The bar keeps getting higher.
London-headquartered BC Partners has closed BC European Capital (BCEC) VIII on “over €5.5 billion” ($7 billion) according to a press release. The Financial Times cited the final figure as €5.8 billion without giving a source.
The firm began fundraising less than five months ago and said that the fund was “heavily oversubscribed”. 90 percent of commitments came from the firm’s existing investors with just 10 percent open to new limited partners.
50 percent of the fund’s investors came from North America, accounting for just over 50 percent of the total raised. 20 percent came from Britain and Europe, with the remainder Asia-based, according to a report in The Deal.
BCEC VIII is the largest buyout fund raised in Europe, taking the mantle from London-based Permira, which closed on €5.1 billion in 2003, although CVC Capital Partners is reportedly seeking to raise in excess of €6 billion for its next buyout fund.
BC’s latest vehicle is a successor to its €4.3 billion seventh fund, raised in 2000. Since its inception in 1986, the firm has invested in 58 companies with a total transaction value in excess of €34 billion and manages over €11 billion in its eight funds.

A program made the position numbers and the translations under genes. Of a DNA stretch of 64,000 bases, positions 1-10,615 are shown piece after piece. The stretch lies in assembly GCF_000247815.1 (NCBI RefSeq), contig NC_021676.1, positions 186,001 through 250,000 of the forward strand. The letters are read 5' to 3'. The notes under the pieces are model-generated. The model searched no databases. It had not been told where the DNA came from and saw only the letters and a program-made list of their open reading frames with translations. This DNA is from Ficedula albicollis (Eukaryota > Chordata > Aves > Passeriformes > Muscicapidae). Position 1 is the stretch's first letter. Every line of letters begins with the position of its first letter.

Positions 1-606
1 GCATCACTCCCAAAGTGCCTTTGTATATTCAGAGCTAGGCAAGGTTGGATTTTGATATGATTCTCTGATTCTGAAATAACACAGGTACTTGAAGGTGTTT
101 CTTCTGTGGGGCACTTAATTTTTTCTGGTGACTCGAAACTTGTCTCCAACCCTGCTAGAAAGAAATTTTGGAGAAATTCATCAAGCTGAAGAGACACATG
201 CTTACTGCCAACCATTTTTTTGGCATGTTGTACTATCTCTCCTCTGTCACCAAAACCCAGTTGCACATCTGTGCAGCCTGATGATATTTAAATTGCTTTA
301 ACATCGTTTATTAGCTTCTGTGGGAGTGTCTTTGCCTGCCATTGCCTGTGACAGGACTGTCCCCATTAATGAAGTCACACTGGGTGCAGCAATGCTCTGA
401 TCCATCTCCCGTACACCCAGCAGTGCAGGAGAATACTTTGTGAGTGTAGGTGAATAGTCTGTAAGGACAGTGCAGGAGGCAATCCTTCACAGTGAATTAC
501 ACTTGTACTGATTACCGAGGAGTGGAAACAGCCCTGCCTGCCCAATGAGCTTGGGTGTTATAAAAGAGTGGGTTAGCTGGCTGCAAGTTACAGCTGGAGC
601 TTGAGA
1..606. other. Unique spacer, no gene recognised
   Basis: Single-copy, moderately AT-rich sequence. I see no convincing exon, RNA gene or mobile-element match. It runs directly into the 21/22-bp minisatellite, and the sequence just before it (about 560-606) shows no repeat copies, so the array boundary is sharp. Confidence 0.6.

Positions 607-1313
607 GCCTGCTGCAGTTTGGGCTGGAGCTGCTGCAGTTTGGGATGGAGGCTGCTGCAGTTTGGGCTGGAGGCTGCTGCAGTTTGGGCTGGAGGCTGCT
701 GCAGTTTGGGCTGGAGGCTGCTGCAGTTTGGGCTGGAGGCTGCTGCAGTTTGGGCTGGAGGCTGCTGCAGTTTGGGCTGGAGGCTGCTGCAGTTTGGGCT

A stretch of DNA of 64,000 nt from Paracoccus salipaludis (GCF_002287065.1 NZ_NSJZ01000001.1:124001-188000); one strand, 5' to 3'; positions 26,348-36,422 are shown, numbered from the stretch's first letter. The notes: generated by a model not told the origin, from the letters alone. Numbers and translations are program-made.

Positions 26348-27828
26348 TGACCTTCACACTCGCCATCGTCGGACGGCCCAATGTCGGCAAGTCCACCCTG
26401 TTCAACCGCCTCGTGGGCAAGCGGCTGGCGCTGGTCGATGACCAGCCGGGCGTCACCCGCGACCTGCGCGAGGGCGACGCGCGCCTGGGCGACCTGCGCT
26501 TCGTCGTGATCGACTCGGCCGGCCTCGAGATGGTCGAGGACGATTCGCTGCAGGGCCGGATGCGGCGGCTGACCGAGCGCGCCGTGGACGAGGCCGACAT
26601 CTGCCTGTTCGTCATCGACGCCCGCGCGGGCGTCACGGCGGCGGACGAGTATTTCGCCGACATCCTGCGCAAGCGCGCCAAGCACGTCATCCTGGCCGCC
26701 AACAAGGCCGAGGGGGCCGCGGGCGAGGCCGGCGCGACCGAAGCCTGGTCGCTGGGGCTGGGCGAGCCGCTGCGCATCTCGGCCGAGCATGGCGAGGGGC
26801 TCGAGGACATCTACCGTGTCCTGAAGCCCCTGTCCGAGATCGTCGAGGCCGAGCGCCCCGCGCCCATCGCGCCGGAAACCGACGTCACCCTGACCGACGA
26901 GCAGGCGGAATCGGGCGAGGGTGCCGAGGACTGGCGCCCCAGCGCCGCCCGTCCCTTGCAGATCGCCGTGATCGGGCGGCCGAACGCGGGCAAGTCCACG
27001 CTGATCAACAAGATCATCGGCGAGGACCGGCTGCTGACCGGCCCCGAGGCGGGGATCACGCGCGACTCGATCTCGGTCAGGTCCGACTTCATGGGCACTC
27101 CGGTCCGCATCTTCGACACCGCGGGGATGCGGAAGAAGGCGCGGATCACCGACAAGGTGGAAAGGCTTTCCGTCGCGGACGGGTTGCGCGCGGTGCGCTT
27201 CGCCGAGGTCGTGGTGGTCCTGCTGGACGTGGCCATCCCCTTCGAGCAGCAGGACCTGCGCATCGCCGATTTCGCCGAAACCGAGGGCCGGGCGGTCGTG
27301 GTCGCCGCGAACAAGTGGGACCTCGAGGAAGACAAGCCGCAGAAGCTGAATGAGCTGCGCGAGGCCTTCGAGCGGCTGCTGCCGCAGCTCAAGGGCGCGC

BC Partners expects to acquire between ten and 20 companies from its new fund and can arrange acquisitions with a value of up to €6 billion without having to resort to club deals with other buyout houses. The firm has seven managing partners and 34 investment professionals operating across five European offices.
The fund is the latest in a succession of large buyout fund closes in what is shaping up to be a banner year for private equity fundraising. The largest fund closed this year was the $8.5 billion co-investment vehicle from Goldman Sachs Capital Partners in April.
New-York headquartered Blackstone Group has just announced the official launch of its new $11 billion buyout fund. The firm had reportedly told existing investors that the firm had already received interest for up to $12 billion for the new fund, which will be almost double its previous vehicle, which closed on $6.5 billion in 2002.